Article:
Saudi Aramco has set a price range for its listings which implies the oil giant is worth between $ 1.6 trillion to $ 1.7 trillion, under two trillion dollars targeted by the Saudi crown prince, but still making it potentially an initial public offering the biggest in the world.
Aramco said on Sunday that it plans to sell 1.5 percent of its shares or around three billion shares, at an indicative price range of 30 riyals ($ 8.00) to 32 riyals ($ 8.53) each – appreciating an IPO of 96 billion riyals ($ 25.60) bn) at the top end of the range.
If valued above, the deal could only beat the $ 25 billion record-breaking set by Chinese e-commerce giant Alibaba in its 2014 stock market debut in 2014.
Aramco's float is the center of the Crown Prince Mohammed bin SalmanPlans to diversify the world's top crude oil exporters away from oil.
Aramco does not plan to market its domestic IPO overseas, said three people familiar with the matter, which showed an international roadshow would not take place.
"This will place the burden of the agreement on local and regional banks," said one of three people.
"This means that most investors will participate as qualified foreign investors in Saudi transactions," said one person.
Aramco finally started its IPO on November 3 after a series of false starts. Crown Prince Mohammed, who had floated the idea of listing four years ago, sought to raise billions of dollars through agreements to invest in non-oil industries and generate employment.
But the investment world is still trying to decide what the value of the famous secret company is. Analysts from banks working on the Riyadh bourse have projected a broad valuation range for Aramco between $ 1.2 trillion to $ 2.3 trillion.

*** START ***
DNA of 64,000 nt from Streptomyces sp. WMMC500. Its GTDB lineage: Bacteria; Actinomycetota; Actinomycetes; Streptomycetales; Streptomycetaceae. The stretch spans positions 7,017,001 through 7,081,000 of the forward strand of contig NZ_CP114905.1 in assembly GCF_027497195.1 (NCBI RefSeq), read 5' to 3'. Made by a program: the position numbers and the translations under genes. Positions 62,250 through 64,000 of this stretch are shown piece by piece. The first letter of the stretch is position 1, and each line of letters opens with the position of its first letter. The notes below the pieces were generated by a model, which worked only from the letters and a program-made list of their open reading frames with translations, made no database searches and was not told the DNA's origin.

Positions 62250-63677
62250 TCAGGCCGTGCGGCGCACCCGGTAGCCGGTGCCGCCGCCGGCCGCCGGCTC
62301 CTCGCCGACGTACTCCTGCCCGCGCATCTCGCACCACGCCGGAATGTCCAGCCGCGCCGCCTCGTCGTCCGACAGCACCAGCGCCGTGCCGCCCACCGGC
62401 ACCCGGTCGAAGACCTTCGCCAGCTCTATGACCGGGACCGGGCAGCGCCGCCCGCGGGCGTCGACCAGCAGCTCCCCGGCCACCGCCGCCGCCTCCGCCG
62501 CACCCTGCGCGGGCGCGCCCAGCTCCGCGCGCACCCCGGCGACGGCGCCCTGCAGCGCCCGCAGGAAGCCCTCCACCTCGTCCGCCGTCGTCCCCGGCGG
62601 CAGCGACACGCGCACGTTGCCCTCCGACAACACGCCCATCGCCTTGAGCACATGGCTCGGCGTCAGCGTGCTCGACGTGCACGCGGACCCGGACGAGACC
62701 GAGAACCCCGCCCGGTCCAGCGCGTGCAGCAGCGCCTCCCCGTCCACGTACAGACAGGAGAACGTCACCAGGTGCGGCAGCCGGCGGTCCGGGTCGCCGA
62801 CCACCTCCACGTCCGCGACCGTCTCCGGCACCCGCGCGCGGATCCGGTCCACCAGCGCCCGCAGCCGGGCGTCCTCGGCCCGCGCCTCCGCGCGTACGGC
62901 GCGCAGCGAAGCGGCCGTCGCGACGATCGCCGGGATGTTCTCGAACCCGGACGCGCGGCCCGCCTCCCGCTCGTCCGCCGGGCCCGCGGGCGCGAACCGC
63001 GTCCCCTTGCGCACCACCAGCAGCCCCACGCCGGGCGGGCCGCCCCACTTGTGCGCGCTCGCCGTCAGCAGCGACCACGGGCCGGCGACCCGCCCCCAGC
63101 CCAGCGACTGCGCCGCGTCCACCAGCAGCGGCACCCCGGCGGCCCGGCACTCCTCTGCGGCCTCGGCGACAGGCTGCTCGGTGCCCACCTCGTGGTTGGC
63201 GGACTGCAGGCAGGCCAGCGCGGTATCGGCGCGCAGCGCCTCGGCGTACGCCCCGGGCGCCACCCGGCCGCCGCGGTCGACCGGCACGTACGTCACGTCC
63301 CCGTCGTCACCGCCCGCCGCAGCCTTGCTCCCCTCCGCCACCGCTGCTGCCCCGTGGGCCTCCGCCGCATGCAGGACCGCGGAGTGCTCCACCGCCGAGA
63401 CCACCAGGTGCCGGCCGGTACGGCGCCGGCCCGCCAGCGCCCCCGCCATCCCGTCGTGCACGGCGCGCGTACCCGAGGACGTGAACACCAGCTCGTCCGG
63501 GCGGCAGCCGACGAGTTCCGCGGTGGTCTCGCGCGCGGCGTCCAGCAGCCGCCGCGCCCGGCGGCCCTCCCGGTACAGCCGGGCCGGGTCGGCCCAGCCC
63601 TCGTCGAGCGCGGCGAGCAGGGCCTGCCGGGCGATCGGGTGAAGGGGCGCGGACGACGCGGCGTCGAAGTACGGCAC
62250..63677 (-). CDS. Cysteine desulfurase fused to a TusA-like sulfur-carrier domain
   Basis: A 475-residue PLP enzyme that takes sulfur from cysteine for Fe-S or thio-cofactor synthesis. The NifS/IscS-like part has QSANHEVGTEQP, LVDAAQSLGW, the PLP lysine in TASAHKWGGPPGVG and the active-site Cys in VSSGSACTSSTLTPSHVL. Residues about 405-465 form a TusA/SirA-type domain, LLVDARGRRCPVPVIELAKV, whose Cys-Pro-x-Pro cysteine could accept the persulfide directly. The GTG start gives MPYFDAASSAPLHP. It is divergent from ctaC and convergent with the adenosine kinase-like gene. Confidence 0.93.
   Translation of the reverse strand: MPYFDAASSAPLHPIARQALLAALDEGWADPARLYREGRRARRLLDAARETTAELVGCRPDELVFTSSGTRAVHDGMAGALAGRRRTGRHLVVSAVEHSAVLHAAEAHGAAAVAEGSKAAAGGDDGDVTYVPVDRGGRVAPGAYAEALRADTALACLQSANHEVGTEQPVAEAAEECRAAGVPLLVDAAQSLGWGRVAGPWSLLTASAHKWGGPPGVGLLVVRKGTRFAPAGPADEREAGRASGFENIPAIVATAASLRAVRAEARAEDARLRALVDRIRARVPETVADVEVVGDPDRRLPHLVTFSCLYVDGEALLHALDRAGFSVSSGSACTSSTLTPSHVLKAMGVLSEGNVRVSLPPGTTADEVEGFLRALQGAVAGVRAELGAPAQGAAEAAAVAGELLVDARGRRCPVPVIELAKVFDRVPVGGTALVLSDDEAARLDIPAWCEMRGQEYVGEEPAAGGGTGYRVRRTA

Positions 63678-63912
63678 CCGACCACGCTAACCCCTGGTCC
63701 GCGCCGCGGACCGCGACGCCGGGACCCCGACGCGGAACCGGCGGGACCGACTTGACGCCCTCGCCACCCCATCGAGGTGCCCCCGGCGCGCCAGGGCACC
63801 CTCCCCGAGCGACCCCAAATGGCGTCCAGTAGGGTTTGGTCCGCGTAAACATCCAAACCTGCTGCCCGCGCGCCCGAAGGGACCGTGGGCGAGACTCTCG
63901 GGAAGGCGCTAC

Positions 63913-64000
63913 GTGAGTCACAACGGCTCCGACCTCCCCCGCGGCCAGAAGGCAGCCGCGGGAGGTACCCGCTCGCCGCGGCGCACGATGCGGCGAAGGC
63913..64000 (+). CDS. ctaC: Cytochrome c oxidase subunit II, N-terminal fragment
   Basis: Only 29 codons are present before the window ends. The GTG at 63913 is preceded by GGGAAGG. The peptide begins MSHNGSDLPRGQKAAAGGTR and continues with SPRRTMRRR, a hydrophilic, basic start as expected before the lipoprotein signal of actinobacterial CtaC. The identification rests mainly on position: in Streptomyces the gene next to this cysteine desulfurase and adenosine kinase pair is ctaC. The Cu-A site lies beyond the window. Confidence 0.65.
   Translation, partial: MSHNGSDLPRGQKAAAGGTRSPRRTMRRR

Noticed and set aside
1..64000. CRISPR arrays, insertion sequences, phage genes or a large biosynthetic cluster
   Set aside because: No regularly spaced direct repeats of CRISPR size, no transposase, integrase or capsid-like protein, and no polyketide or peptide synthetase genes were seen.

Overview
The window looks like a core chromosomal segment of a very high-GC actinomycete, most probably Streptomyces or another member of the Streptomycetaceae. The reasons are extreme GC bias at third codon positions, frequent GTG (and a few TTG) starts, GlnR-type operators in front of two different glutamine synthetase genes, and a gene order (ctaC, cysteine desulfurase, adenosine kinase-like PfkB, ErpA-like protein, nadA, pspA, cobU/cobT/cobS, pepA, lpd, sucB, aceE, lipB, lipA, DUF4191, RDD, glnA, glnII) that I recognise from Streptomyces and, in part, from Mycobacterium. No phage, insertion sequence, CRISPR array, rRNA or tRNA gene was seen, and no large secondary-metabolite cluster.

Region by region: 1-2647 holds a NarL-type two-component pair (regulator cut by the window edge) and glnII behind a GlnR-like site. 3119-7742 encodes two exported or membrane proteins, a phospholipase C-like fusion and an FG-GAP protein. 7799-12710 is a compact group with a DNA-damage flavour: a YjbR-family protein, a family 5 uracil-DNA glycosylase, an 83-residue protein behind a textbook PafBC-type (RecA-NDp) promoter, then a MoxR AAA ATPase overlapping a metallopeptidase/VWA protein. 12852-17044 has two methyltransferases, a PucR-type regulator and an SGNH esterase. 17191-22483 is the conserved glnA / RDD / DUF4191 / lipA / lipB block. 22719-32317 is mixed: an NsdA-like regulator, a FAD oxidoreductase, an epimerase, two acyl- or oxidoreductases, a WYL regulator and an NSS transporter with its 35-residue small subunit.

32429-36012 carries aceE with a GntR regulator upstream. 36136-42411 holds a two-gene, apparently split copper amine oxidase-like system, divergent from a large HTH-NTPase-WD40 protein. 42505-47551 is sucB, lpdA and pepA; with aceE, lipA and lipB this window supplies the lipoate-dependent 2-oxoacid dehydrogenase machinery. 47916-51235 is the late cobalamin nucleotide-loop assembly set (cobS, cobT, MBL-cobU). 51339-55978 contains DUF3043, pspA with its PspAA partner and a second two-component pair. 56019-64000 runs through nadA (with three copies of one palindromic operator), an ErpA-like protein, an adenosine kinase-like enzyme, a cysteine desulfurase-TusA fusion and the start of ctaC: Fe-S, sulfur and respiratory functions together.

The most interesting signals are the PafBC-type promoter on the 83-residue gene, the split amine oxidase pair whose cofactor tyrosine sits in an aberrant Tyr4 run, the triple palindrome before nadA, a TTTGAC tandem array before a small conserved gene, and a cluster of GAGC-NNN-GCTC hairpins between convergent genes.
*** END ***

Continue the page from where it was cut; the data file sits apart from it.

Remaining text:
On the one hand, Aramco is the most profitable company in the world with planned dividends of $ 75 billion next year, more than five times more than Apple's payments, which is already the largest of any S&P 500 company.
On the other hand, this is a bet on oil prices at a time when global demand is expected to slow down from 2025 because measures to reduce greenhouse gas emissions are launched and the use of electric vehicles is increasing.
A risky bet?
The deal is also fraught with political risks, because the Saudi government – which relies on Aramco for most of its funding – will continue to control the company. Prince Mohammed's reputation was tainted by the murder of Saudi journalist Jamal Khashoggi last year.
In addition, the Aramco oil plant is targeted on September 14 in an attack that initially halved production. The company said the strike would not have a material impact on its business.
The sale of shares is expected to be a big hit among Saudis who are offered 0.5 percent of the company.
Al Jazeera's Economic Editor, Abid Ali, said many of the country's billionaires, some of whom were detained by Saudi authorities at the Ritz Carlton Riyadh hotel in an anti-corruption crackdown in 2017, might also become big investors when shares are sold.
"At that level, it will be a success, because on the day the shares will be sold, Saudi pension funds, investment funds, will take the remaining shares," Ali said.
But, he said, international investors stayed away.
"There are various ways to assess Saudi Aramco. There are uses of oil prices, free cash flow, and dividends. And in most of these steps, mathematics does not accumulate. And many international investors do not like to be passengers in cars being driven by Saudi authorities. , "he added.
Retail investors have until 28 November to register for an IPO while institutional investors can subscribe until 4 December, with company management to conduct a marketing roadshow this week.
The Aramco listing means a year-end rush for the equity market with Alibaba currently accepting orders for Hong Kong listings which is expected to increase to $ 13.4 billion for online retailers.
The listing in Riyadh came after initial hopes for a five percent IPO on domestic and international exchanges were destroyed last year amid an over-valuation debate and where to list Aramco abroad.
Aramco said the IPO schedule was delayed because it began the process of acquiring a 70 percent stake in the petrochemical producer Saudi Basic Industries Corp.
Al Jazeera and the news agency